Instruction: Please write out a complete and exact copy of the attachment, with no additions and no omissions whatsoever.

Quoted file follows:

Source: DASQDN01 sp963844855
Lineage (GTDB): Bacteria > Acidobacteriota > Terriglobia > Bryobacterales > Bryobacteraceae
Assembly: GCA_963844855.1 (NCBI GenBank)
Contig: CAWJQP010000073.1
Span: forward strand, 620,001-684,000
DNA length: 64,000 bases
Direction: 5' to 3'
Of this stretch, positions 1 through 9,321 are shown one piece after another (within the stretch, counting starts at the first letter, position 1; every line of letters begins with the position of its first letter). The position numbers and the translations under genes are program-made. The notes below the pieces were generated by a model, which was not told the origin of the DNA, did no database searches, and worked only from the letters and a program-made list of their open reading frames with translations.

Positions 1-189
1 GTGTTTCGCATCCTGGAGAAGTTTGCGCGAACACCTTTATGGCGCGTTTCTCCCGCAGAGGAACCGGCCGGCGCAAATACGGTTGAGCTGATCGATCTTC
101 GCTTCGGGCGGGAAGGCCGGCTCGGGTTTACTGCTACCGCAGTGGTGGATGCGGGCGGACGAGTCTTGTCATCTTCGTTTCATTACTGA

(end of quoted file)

Source: DASQDN01 sp963844855
Lineage (GTDB): Bacteria > Acidobacteriota > Terriglobia > Bryobacterales > Bryobacteraceae
Assembly: GCA_963844855.1 (NCBI GenBank)
Contig: CAWJQP010000073.1
Span: forward strand, 620,001-684,000
DNA length: 64,000 bases
Direction: 5' to 3'
Of this stretch, positions 1 through 9,321 are shown one piece after another (within the stretch, counting starts at the first letter, position 1; every line of letters begins with the position of its first letter). The position numbers and the translations under genes are program-made. The notes below the pieces were generated by a model, which was not told the origin of the DNA, did no database searches, and worked only from the letters and a program-made list of their open reading frames with translations.

Positions 1-189
1 GTGTTTCGCATCCTGGAGAAGTTTGCGCGAACACCTTTATGGCGCGTTTCTCCCGCAGAGGAACCGGCCGGCGCAAATACGGTTGAGCTGATCGATCTTC
101 GCTTCGGGCGGGAAGGCCGGCTCGGGTTTACTGCTACCGCAGTGGTGGATGCGGGCGGACGAGTCTTGTCATCTTCGTTTCATTACTGA